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How to Choose the Best Labor Position for You

There is no one position that fits all during labor. However, experimenting with a variety of them can help a woman relieve discomfort in her lower abdomen, back and pelvic floor, according to Dr. Doerthe Brueggmann, Los Angeles-based obstetrician-gynecologist with Health Goes Female. Choosing the best position to alleviate pain involves trial and error.

RELATED: Health Goes Female

Change it Up

It's not unusual for a woman to struggle to find the right labor position. “A woman may need to change positions several times during her course of labor depending on what is happening to the baby at that time or to better assist her pushing efforts,” says Brueggmann. She says you just need to settle on what makes you feel the most comfortable in the moment. It could be standing, squatting, sitting or lying down, but there's no danger in switching to something else.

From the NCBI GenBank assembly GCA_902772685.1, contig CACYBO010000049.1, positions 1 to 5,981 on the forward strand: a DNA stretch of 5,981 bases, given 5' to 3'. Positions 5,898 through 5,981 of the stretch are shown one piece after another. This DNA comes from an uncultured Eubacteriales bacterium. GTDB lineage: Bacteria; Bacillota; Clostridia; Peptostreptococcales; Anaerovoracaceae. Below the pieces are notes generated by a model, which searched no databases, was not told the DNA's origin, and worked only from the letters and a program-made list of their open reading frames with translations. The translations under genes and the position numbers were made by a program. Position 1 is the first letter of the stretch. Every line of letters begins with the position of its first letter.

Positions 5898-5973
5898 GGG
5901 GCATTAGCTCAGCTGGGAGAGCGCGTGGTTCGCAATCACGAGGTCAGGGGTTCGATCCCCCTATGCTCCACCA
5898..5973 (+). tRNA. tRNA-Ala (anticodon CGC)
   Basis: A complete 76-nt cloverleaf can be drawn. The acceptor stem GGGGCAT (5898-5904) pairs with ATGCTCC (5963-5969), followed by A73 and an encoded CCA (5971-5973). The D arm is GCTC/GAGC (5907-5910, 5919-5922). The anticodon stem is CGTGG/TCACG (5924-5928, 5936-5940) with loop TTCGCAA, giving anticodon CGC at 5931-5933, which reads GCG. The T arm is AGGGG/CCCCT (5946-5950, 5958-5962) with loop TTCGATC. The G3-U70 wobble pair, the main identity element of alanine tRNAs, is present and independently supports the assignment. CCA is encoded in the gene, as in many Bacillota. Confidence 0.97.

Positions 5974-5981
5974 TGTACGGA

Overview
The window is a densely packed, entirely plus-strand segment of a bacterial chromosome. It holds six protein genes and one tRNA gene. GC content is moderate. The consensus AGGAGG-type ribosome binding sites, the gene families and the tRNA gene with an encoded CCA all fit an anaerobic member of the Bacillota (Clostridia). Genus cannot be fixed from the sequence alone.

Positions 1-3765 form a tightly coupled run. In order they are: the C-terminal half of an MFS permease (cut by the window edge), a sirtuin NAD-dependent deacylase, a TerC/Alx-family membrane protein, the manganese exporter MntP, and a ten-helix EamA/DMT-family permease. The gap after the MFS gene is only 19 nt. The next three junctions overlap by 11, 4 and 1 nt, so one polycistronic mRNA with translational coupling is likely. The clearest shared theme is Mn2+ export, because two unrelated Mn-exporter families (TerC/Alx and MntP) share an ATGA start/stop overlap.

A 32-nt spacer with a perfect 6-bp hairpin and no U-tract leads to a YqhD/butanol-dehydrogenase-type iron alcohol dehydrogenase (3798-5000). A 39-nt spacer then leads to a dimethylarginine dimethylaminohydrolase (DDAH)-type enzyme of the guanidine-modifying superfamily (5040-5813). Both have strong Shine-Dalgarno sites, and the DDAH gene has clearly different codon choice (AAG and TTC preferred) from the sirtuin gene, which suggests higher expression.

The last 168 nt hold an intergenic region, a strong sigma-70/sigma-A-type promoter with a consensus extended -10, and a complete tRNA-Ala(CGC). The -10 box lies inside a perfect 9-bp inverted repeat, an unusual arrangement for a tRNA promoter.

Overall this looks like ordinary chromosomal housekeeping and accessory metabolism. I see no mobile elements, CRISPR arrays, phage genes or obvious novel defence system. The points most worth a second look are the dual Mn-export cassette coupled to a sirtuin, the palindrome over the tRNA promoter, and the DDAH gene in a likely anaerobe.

Squat and Rock

An expecting mom needs to do what feels best for her at the time with cues from her body, says Melissa Troncale, an Arizona-based midwife with MomDoc Midwives. For many, a squatting position may work best when contractions come faster and the pain is intense. She says to start experimenting with a semi-squatting position while swaying back and forth. “This position provides the baby with a wider pelvic diameter and it helps to relieve back pain,” she says.

Assume All Fours

One of the most common labor positions involves placing your hands and knees on the floor in an all-four stance, says Troncale. It helps get a mother through labor pain because it eliminates the weight of the belly, she says. Moms should practice this position in the early stages of labor before the more intense contractions occur, says Troncale.

RELATED: MomDoc Midwives

Research Options

You can research the various positions months or weeks prior to your delivery. You can straddle a chair, walk, stand, squat or sit on an exercise ball during contractions, but knowing your options prior to labor is crucial, says Dr. Draion Burch, Pennsylvania-based obstetrician-gynecologist. “Naturally your body will change positions to help you relax more, so the best position is the one that makes you feel no pain,” he says.

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